Familial Cancer

, Volume 11, Issue 3, pp 459–466

Microsatellite instability testing in Korean patients with colorectal cancer

Authors

  • Jung Ryul Oh
    • Department of SurgerySeoul National University Bundang Hospital
    • Department of SurgerySeoul National University Bundang Hospital
    • Korean Hereditary Tumor Registry, Cancer Research InstituteSeoul National University College of Medicine
  • Hye Seung Lee
    • Department of PathologySeoul National University Bundang Hospital
  • Hee Eun Lee
    • Department of PathologySeoul National University Bundang Hospital
  • Sung Min Lee
    • Department of SurgerySeoul National University Bundang Hospital
  • Je-Ho Jang
    • Department of SurgerySeoul National University Bundang Hospital
  • Sung-Bum Kang
    • Department of SurgerySeoul National University Bundang Hospital
  • Ja-Lok Ku
    • Korean Hereditary Tumor Registry, Cancer Research InstituteSeoul National University College of Medicine
  • Seung-Yong Jeong
    • Korean Hereditary Tumor Registry, Cancer Research InstituteSeoul National University College of Medicine
  • Jae-Gahb Park
    • Korean Hereditary Tumor Registry, Cancer Research InstituteSeoul National University College of Medicine
Original Article

DOI: 10.1007/s10689-012-9536-4

Cite this article as:
Oh, J.R., Kim, D., Lee, H.S. et al. Familial Cancer (2012) 11: 459. doi:10.1007/s10689-012-9536-4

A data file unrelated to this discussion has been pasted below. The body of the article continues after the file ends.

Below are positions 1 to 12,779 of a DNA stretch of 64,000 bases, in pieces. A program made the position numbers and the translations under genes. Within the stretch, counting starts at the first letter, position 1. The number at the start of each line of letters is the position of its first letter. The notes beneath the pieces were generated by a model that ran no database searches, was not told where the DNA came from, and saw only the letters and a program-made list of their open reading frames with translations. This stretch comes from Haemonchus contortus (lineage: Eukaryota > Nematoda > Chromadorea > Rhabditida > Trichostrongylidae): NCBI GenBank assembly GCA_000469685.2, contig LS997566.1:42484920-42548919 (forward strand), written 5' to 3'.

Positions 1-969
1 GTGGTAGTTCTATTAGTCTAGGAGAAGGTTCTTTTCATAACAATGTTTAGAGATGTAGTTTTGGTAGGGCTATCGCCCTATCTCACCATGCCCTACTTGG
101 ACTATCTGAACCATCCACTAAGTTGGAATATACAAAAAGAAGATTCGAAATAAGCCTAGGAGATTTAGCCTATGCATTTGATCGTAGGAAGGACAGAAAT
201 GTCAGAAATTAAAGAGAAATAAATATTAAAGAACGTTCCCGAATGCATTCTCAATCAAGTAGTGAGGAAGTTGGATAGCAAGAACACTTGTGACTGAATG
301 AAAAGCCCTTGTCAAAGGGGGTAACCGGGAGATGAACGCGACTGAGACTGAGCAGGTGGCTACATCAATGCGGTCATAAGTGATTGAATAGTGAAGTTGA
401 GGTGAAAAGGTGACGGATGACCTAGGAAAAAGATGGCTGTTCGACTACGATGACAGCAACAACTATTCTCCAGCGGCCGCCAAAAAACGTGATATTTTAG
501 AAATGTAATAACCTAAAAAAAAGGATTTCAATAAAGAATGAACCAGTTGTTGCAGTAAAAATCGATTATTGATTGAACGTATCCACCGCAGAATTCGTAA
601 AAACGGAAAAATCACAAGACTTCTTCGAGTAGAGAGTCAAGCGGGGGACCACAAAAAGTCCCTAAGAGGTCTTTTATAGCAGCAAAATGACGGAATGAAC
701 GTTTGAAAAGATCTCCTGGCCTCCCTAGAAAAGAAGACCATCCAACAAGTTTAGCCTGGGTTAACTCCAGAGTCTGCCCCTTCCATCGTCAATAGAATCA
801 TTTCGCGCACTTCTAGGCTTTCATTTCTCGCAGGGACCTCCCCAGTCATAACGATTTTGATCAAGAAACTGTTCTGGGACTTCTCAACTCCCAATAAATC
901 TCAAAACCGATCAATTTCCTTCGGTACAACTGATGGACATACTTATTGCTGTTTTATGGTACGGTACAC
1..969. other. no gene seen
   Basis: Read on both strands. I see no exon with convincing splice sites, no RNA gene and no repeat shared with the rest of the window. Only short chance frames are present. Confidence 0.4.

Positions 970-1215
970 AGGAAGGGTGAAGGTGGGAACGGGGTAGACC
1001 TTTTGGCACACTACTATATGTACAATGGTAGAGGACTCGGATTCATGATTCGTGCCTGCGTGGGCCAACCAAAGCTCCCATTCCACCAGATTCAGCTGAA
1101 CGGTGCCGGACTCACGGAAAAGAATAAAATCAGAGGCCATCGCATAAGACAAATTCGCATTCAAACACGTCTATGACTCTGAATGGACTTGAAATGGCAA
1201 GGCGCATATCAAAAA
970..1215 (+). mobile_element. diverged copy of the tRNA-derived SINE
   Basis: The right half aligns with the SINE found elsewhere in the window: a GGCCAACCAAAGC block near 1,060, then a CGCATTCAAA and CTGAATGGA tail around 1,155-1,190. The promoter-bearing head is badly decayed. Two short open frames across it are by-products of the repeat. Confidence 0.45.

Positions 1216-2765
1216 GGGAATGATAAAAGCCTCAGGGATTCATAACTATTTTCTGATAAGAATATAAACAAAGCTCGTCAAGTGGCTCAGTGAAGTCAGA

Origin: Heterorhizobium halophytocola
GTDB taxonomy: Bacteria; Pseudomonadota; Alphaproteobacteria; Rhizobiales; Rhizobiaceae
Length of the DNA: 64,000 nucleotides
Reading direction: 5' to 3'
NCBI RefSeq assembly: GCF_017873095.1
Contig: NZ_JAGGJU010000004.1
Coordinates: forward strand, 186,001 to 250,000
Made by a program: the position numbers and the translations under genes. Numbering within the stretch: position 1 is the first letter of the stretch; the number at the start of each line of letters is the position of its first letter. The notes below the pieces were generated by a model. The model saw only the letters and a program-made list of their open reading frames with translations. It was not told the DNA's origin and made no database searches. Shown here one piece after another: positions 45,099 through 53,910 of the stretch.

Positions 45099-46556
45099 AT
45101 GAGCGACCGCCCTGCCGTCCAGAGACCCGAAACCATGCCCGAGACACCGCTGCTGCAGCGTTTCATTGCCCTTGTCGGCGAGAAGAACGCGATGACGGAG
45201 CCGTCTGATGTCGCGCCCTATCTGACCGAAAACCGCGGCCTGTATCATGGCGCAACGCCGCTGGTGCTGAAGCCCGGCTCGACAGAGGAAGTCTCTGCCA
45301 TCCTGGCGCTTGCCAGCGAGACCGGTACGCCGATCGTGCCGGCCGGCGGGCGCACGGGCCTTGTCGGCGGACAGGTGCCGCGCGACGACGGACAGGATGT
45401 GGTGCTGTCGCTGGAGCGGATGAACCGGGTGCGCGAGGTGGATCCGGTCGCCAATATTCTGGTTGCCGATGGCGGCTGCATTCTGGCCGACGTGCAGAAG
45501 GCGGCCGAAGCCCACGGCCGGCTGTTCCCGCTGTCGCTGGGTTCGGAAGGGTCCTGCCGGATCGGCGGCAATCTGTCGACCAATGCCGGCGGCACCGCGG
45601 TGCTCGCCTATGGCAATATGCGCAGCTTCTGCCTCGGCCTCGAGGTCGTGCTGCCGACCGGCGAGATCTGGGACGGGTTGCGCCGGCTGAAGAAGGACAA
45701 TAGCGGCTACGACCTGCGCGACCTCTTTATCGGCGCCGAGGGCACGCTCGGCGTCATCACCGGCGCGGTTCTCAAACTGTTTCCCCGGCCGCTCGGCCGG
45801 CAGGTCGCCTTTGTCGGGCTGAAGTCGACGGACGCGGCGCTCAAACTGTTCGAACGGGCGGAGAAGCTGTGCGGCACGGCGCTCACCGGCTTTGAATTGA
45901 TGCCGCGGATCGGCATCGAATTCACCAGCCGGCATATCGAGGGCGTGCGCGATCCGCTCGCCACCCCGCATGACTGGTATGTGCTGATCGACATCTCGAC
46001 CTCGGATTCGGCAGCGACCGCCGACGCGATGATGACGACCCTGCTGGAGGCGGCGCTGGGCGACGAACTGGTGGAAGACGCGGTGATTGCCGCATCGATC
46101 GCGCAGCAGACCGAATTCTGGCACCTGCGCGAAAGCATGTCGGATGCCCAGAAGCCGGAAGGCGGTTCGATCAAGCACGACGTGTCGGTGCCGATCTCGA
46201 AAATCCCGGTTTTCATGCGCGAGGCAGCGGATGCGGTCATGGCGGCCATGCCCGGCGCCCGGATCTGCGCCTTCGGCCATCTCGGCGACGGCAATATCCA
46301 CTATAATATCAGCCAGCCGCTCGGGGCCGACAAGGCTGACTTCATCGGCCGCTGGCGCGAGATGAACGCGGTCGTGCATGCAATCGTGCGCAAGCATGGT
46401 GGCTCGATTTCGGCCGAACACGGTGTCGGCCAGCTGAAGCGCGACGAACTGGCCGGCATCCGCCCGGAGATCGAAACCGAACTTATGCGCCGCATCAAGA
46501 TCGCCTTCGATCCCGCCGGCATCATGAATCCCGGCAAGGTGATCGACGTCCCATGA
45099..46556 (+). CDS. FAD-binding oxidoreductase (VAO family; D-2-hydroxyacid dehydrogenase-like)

Abstract

Microsatellite instability (MSI) testing is useful for identifying patients with hereditary nonpolyposis colorectal cancer and detecting sporadic colorectal cancer that develops through replication error pathways. A pentaplex panel is recommended by the National Cancer Institute for MSI testing, but simplified mononucleotide panels and immunohistochemistry of mismatch repair proteins are widely employed for convenience. This study was to evaluate the MSI status of colorectal cancer in Korean patients. This study included 1,435 patients with colorectal adenocarcinoma subjected to surgical resection. The pentaplex Bethesda panel was used for MSI testing. Seventy nine (5.5 %) carcinomas were classified as MSI-high (MSI-H) and 95 (6.6 %) as MSI-low (MSI-L). BAT-26 and BAT-25 were unstable in 73 and 75 of 79 MSI-H carcinomas, respectively. With the panel comprising these 2 mononucleotide markers, 72 carcinomas were diagnosed as MSI-H, compared to the Bethesda panel data (72/79, 91.1 %). In contrast, BAT-26 or BAT-25 were unstable in only 7 (7.4 %) of the 95 MSI-L tumors. In the panel with 2 dinucleotide markers, D17250 linked to p53 and D2S123 to hMSH2, detection rates were 89.9 % (71/79) for MSI-H and 80.0 % (76/95) for MSI-L carcinomas, compared to the Bethesda panel. Moreover, we compared the frequency of MSI tumor in our patients with those reported previously from Western countries. In conclusion, the frequency of MSI-H appears lower in colorectal cancer patients in Korea. A simplified panel for MSI testing with BAT-26 and BAT-25 seems not effective for the accurate evaluation of MSI status, particularly in MSI-L colorectal carcinomas, in our patients.

Keywords

Colorectal cancer Ethnic difference Hereditary nonpolyposis colorectal cancer, HNPCC Microsatellite instability, MSI

Copyright information

© Springer Science+Business Media B.V. 2012